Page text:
benush26 wrote:ChrisNeilan wrote:
For Alumalite you need a pressure pot, not vacuum. The pressure compresses any air bubbles to the point of being too small for the eye to see.
Interesting! I’ve just made pen blanks in flexible forms using the Alumilite and hadn’t used any pressure device. I’ve not noticed any bubbles, but that doesn’t mean there weren’t any, just that I hadn’t noticed or had to deal with them. I don’t stir very vigorously and add the colors and flecks without much speed. Maybe that has helped reduce them. A friend uses a repurposed paint pot and has offered to let me use it. From now on, I’ll use it until I buy one.
About to try turning a few vases using Alumilite and kiln dried Russian Olive (LOTS of cracks to fill with colored acrylic). I hadn’t planned on using a pressure pot, but I’ll have to try it. I assumed (incorrectly 😱) that I would need to vacuum out any air pockets, but now with your wise advice, I’ll change plans.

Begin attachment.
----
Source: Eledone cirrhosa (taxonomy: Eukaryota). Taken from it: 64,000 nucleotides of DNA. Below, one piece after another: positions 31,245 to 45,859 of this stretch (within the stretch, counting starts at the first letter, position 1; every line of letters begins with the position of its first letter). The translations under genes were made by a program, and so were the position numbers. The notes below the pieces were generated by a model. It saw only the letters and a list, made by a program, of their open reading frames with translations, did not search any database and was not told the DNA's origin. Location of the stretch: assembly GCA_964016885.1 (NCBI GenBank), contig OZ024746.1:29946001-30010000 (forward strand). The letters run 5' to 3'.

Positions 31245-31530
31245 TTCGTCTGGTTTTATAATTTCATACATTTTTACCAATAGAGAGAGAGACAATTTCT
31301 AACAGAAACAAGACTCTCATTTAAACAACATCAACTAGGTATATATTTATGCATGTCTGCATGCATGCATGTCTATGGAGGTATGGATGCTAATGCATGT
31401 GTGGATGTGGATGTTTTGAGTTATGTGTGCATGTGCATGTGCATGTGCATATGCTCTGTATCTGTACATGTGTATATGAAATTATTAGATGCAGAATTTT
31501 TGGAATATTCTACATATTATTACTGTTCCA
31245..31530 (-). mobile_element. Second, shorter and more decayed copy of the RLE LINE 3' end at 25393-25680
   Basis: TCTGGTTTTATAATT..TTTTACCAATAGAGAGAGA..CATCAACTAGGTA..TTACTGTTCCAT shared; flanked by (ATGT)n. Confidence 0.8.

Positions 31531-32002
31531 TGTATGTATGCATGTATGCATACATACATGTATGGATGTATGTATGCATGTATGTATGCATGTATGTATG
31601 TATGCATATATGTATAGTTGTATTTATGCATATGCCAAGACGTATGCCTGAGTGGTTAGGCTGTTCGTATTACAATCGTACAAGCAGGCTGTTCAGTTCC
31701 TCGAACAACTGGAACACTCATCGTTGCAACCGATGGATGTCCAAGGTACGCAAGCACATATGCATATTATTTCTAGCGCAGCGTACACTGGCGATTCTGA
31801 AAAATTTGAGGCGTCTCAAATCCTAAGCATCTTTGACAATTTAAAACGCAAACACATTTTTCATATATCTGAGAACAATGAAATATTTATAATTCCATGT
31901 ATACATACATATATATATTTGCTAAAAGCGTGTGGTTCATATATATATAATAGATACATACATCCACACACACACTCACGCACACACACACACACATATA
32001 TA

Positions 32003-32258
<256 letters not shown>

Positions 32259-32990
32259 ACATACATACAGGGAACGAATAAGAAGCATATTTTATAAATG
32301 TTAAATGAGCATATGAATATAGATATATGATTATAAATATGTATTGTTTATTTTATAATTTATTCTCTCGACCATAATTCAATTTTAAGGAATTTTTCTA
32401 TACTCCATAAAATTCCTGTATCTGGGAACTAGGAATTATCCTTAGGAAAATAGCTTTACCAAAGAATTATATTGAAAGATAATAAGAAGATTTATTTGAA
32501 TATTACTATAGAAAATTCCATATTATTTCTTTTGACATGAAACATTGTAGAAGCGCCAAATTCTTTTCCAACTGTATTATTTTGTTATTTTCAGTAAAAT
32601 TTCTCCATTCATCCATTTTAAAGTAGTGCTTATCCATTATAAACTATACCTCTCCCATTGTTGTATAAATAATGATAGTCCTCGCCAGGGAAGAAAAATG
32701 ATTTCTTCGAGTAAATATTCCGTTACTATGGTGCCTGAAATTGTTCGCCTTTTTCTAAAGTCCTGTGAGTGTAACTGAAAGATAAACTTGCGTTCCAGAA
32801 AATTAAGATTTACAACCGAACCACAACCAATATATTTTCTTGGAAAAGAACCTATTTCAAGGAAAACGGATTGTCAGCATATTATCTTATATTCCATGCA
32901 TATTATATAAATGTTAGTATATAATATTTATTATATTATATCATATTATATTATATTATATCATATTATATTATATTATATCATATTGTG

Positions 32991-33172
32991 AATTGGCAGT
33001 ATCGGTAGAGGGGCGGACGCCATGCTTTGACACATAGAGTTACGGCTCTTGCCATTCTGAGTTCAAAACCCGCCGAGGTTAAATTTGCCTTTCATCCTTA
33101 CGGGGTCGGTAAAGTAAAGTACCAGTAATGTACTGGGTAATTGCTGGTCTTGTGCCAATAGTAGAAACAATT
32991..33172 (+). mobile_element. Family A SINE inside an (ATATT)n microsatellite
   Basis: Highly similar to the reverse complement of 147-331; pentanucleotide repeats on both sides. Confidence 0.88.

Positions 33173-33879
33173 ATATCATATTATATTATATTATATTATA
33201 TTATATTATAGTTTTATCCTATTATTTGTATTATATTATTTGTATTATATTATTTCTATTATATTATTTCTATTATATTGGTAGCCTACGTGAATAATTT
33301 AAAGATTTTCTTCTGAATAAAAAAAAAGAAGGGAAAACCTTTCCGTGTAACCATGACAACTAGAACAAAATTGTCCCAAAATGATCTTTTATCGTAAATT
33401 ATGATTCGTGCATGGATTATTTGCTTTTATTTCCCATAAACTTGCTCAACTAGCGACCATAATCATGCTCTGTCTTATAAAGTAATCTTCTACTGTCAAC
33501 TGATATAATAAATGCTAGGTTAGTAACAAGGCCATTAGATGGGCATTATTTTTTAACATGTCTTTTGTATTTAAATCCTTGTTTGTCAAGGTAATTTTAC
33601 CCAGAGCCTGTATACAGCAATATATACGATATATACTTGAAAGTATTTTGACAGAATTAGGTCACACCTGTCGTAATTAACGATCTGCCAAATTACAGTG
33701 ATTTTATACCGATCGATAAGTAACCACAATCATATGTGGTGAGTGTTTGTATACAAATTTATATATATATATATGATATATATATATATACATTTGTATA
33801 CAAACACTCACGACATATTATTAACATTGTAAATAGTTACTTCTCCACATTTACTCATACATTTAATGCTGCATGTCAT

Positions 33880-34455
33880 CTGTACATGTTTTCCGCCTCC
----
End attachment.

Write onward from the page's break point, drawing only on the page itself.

As with too many projects, I’ve guess I’ve been lucky that my lack of knowledge hasn’t blown up (literally) in my face.
I do like exploring avenues from the tried and true wood working, but have so much to learn.
Thanks for the information!
If you are very careful, and the pour is small, you migh not need a pressure pot, but if it is a deeper pour filling voids and such, you should use one. The problem with vacuum and resin is that the resin may start setting up trapping air bubbles. I use a paint pot from Grizzley. Quite hefty.
Shopsmith Mark 7, Shopsmith Mark V 1982, shortened, Shopsmith 10 ER; Craftsman table saw (1964); Powermatic 3520B lathe